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ARS Home » Plains Area » Grand Forks, North Dakota » Grand Forks Human Nutrition Research Center » Healthy Body Weight Research » Research » Publications at this Location » Publication #117742


item Ralston, Nicholas
item Hunt, Curtiss

Submitted to: Biochimica et Biophysica Acta
Publication Type: Peer Reviewed Journal
Publication Acceptance Date: 3/8/2001
Publication Date: 7/1/2001
Citation: Ralston, N.V.C., Hunt, C. 2001. Diadenosine phosphates and S-adenosylmethionine: novel boron binding biomolecules detected by capillary electrophoresis. Biochimica et Biophysica Acta. 1527:20-30.

Interpretive Summary: Boron is an element naturally present in soil and water and therefore present in plants and animals. We know that plants need boron to survive and grow and there is new evidence that animals and humans also need boron. It has been very difficult to determine how plants, animals, and humans use boron because it is very hard to detect when boron is attached to molecules. However, we recognized that boron gives an electric charge to molecules after it attaches to them. We used a new type of instrument that is sensitive enough to detect this charge and discovered a way to distinguish molecules that attach to boron from those that do not. This accomplishment is important because molecules that need boron to function in the body cannot otherwise be identified in the presence of other molecules in blood and body tissues. We used our method to study various molecules with specific components that enable them to attach to boron, and as we predicted, molecules with two of these components were better at holding onto boron. While developing our method we discovered four molecules that have much greater attraction for boron than any previously known molecules present in humans and animals. Three of these molecules are of a recently discovered type with many functions including control of blood clotting. The fourth is significant in many basic biologic processes and may be used to prevent or treat arthritis, depression, and liver disease. Our results suggest these molecules may need boron to perform their normal functions. Our new method can now be used to examine blood and body tissues to look for other molecules that need boron to function normally. This information will help us learn how the body uses boron in the diet to prevent disease and promote health.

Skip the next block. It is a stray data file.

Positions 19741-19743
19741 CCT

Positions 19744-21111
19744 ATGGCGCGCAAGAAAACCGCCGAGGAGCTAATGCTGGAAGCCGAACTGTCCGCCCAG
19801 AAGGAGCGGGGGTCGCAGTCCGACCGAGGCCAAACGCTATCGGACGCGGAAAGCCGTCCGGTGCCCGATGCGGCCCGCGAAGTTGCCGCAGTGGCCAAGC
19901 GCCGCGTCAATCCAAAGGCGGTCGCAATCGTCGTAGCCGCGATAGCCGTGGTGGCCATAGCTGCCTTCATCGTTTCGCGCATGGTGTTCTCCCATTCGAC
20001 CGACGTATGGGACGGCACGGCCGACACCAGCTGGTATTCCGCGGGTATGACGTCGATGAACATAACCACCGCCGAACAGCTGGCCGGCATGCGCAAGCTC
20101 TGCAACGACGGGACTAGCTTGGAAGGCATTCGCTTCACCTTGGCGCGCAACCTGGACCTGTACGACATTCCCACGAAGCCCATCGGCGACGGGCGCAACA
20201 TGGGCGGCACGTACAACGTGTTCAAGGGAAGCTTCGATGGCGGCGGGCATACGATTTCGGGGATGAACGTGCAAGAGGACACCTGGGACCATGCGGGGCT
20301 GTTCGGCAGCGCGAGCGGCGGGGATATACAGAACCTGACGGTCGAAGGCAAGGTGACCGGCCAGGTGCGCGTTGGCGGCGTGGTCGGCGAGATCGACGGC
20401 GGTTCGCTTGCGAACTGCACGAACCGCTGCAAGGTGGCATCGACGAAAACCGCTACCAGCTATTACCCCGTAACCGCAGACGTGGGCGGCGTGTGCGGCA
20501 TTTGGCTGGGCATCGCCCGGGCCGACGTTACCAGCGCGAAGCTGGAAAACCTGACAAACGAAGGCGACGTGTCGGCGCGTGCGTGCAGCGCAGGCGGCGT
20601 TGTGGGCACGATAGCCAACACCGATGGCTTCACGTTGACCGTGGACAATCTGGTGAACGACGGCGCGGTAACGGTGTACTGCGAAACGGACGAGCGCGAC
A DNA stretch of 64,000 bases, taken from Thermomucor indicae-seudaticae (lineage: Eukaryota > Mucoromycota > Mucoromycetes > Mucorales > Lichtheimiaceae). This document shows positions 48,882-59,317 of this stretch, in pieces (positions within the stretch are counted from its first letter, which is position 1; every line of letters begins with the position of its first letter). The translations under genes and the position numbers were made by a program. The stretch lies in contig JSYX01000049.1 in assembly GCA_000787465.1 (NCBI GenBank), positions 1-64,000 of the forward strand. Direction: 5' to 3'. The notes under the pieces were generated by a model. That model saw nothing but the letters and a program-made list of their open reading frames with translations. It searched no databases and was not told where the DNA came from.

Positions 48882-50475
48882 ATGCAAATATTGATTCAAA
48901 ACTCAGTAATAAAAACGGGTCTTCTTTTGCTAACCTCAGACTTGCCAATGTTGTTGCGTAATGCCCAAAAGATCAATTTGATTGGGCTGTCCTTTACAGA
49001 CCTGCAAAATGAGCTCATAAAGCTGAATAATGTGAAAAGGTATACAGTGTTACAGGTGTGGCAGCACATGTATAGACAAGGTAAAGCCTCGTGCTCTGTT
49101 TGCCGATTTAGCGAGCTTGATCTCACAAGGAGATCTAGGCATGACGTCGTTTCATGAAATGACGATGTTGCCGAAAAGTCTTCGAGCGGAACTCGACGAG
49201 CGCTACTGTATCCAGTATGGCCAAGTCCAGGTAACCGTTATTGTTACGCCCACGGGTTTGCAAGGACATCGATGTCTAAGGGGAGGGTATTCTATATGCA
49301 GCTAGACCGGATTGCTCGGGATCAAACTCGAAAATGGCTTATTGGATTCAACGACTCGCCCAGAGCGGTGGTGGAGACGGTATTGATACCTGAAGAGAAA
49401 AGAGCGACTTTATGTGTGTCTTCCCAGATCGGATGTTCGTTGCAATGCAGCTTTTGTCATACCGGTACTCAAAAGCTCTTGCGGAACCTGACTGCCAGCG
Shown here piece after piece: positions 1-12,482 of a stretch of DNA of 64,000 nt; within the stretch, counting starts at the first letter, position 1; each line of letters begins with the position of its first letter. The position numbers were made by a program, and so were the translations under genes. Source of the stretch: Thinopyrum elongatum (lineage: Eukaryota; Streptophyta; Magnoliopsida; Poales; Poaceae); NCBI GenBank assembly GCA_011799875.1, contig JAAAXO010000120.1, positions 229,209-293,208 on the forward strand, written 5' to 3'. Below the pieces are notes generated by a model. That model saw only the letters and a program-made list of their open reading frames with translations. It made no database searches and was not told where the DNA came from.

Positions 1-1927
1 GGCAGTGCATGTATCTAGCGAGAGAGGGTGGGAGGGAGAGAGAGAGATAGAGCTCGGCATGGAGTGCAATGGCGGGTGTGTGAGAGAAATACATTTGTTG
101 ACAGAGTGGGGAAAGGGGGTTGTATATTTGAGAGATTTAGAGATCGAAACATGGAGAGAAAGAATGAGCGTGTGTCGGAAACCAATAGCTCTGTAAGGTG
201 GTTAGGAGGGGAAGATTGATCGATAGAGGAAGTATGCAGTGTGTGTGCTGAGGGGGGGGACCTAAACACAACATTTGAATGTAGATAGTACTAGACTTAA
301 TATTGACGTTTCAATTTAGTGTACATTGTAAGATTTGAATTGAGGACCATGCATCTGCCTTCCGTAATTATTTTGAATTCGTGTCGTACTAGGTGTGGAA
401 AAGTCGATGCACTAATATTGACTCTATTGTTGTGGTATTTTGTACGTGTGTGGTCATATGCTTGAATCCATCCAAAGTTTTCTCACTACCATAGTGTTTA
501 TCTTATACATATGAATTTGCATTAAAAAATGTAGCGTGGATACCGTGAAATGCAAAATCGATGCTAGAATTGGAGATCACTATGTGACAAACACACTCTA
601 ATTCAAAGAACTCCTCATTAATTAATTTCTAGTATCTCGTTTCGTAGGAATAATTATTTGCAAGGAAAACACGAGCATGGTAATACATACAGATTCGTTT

Technical Abstract: There is emerging evidence that boron may have a physiological function in animals and humans but the search for high affinity boron binding species has been difficult because useful radioactive boron isotopes do not exist. In capillary electrophoresis (CE), the migration time of a ligand is increased in proportion to boron residence in the binding site. We exploited this phenomenon to detect boron binding and examine how molecular structure and proximal electronic charge influences the boron affinity of biomolecules. We found that the boron affinity of selected biomolecules varied widely with S-adenosylmethionine (SAM) and various di- adenosine polyphosphates (ApnA) exhibiting the highest affinities for boron: SAMAp6AAp5A>Ap4A>Ap3ANAD+>Ap2A>NADH5'ATP>5'ADP> 5'AMP>adenosine>3'AMP2'AMPcAMPadenine. Test species with vicinal cis- diols exhibited increased migration times in the presence of boron; species without those moieties did not. The cationic sulfonium present in SAM apparently greatly enhanced boron binding. In the ApnA species, cooperative complexing of boron apparently occurred between the two terminal ribose moieties because boron affinity increased as more phosphate groups (beyond three) were placed between those moieties. The CE method we developed and used allowed discovery of important biomolecules present in animal tissues, Ap6A, Ap5A, Ap4A, and SAM, that have higher affinities for boron than any other currently recognized boron ligand including NAD*+.